One in Two Thousand: Victoria Michalska ’22

Nigel Jaffe


I first met Victoria when I was sitting with a friend on the swing set behind Mission. She said the two of us looked like Romeo and Juliet, and even though it was weeks before Victoria and I crossed paths again, she remembered my name. We sat down to talk about summers in Poland, enlightenment in the Big Apple and her taste for modern art. 

NJ: I know you used to live in Eastern Europe. What was that like?

VM: Right. I’ve spent quite a number of summers in Poland. We’re talking the rural countryside here – it’s a tiny town, and during summers there’s nothing to do there, honestly. All of the youth that typically live in this town tend to flee, so during the summer it ends up being just me and a bunch of old people. The youth who end up staying there are generally the more … unambitious kind. 

Since I was alone for a month with just my parents and these old people, I would take a lot of walks, and I’d run into people. I remember at one point I saw a couple of young people sitting on a bench in a park in my neighborhood. I went over to them and was like, “What’s up, team?” – well, I didn’t actually say it in those words – but I was like, “Yo, what’s up, I’m new around here.”

NJ: In English?

VM: No, no, in Polish. I speak Polish fluently, but I have a bit of an accent. I’m interested in linguistics, and my Polish is kind of weird because I speak so much English. Anyway, I walk over to the guys and introduce myself. And they’re like, “Oh, this hot chick from New York City – cool, cool!” And they’re nice to me, they offer me a sip of their beer and it’s just great. So I’m bonding, I’m making friends. I think to myself, “Maybe I’ll get a number, maybe we’ll get to hang out, maybe I won’t be alone for the entirety of this godforsaken month!” But then they start smoking weed. That was fine, I guess, and I thought that was it. But nope – eventually, one of them looks at me and goes, “You wanna do some meth?” 

And I was like, “No, I don’t,” but I was interested to see how the situation would go, so I just kind of stuck around. They brought everything out, and I found it so funny – they ended up crushing the crystals between two Polish history textbooks.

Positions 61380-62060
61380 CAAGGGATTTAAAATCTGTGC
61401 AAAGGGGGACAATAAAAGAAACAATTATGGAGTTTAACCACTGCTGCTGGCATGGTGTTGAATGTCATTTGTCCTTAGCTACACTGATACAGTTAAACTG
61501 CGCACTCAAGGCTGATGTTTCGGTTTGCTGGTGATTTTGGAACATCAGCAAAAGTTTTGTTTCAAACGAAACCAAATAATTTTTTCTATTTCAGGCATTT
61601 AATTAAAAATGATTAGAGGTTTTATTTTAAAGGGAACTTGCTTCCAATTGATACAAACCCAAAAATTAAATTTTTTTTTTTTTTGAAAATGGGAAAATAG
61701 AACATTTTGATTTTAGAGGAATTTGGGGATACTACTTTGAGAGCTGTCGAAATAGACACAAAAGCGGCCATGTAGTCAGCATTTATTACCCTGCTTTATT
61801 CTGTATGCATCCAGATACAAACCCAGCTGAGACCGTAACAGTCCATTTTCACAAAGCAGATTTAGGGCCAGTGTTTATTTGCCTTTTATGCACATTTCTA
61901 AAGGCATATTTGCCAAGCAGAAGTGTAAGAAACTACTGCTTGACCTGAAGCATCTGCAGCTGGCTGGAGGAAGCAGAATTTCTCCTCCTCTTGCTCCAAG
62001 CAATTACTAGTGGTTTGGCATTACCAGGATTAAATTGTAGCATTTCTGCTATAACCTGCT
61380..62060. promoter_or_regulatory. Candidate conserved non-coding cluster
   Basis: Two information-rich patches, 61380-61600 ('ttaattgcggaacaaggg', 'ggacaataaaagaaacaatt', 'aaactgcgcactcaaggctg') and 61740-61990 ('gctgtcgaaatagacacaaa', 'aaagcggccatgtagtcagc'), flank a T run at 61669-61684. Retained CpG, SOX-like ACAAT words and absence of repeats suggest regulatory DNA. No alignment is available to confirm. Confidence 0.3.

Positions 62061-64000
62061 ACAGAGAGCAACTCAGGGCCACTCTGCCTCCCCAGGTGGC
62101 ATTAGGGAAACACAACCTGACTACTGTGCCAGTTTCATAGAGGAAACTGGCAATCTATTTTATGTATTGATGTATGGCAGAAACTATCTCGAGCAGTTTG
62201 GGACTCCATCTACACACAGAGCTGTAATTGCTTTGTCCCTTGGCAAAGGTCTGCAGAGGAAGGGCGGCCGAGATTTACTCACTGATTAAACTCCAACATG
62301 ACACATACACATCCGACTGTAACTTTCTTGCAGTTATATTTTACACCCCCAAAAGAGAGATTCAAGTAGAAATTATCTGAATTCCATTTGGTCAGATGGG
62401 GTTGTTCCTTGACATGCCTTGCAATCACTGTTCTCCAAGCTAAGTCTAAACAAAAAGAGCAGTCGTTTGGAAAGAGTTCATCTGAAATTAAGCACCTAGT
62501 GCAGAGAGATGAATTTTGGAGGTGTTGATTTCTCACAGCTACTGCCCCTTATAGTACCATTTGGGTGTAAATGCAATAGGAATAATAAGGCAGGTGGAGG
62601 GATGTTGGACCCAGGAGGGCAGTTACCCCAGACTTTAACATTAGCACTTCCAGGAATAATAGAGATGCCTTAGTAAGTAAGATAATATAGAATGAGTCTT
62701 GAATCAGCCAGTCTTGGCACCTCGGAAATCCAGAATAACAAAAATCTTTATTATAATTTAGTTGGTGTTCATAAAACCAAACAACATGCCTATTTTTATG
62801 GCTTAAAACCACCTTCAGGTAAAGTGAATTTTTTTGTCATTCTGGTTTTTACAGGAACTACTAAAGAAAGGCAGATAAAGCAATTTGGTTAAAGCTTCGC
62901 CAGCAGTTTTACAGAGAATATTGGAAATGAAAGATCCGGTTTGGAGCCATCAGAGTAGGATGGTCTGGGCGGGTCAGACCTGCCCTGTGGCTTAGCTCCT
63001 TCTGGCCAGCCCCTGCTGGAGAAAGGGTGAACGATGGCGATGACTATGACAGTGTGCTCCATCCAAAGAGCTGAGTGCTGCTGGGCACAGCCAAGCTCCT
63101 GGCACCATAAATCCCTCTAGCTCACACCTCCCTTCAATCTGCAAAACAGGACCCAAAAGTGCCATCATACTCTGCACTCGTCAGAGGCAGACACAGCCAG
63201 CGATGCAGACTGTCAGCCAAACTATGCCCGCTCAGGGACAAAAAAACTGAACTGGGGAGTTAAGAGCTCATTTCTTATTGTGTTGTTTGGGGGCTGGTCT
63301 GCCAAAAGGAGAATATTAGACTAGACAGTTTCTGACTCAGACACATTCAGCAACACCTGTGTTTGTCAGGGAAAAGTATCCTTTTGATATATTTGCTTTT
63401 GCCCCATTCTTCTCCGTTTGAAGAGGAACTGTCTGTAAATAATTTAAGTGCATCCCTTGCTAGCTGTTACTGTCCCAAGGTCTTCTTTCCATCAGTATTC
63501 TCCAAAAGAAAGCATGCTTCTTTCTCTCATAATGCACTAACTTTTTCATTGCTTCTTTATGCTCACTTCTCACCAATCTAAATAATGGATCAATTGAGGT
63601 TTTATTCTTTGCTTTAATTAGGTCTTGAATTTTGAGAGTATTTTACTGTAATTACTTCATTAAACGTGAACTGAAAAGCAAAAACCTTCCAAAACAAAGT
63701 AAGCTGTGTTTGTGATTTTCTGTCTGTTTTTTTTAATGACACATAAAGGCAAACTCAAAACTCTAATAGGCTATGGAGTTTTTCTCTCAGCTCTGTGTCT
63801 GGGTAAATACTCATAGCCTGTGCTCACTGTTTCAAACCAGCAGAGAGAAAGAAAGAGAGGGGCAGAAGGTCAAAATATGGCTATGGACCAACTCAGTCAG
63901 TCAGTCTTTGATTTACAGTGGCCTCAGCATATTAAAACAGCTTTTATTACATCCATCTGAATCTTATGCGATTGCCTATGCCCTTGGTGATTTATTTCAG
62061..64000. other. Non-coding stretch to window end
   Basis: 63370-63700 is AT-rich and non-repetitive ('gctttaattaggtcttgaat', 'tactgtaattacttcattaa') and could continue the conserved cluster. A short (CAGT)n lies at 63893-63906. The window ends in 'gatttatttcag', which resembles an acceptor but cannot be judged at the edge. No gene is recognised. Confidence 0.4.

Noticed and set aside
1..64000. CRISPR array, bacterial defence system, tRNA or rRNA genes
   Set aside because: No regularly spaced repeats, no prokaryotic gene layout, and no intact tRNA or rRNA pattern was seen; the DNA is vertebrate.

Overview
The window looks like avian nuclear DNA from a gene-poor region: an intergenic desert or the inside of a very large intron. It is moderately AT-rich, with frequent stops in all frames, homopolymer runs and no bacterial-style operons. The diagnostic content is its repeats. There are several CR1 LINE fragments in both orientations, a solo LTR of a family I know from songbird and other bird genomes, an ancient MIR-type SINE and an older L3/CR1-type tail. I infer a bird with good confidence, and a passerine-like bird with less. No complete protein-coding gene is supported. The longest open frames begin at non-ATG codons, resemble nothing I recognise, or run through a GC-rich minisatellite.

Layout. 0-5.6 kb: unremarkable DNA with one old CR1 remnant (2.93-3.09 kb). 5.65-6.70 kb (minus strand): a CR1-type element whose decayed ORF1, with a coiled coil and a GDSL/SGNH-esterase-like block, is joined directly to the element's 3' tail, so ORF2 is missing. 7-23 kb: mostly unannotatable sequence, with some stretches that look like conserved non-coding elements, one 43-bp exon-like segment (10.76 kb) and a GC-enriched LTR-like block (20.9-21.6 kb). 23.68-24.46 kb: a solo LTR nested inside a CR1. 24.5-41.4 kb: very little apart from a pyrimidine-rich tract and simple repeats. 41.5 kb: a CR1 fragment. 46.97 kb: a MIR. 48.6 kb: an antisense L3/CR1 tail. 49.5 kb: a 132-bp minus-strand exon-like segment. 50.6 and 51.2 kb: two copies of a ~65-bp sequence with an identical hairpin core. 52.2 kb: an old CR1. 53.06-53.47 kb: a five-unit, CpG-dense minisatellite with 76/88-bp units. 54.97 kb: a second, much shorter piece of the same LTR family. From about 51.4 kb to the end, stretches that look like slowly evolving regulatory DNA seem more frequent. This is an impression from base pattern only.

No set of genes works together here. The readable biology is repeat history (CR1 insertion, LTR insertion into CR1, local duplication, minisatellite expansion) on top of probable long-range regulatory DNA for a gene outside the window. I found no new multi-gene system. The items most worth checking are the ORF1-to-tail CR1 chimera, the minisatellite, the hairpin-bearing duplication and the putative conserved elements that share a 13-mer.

NJ: You mean history textbooks that are in Polish, or textbooks that are about the history of Poland?

VM: About Poland, in Polish. 

NJ: So you might say that they’re Polish, Polish history textbooks. 

VM: But in Poland, there is no Polish. Everything is Polish, Polish. Their world revolves around Poland. In high school, my friends used to make fun of me because I would casually wear Polish sports attire. They were like, “Why do you do this? It’s not a Polish holiday,” but you see, I was raised to have that Polish nationalism. It now really contradicts my more New York City-style liberalism. 

NJ: Right. What was your time in the city like?

VM: Oh my goodness. Up until middle school or so, I was very, very sheltered. My parents barely let me leave the house. They were always afraid that somebody was going to snatch me off the street. I didn’t go anywhere without my parents, but my mother understood that a little girl needs to socialize, so she would take me to a lot of museums. In high school, once they couldn’t monitor me as much, I started exploring different neighborhoods and boroughs, but I still went to museums on my own. There’s so much to be learned at museums – such a convenient way of organizing information. I mean, why not enlighten yourself?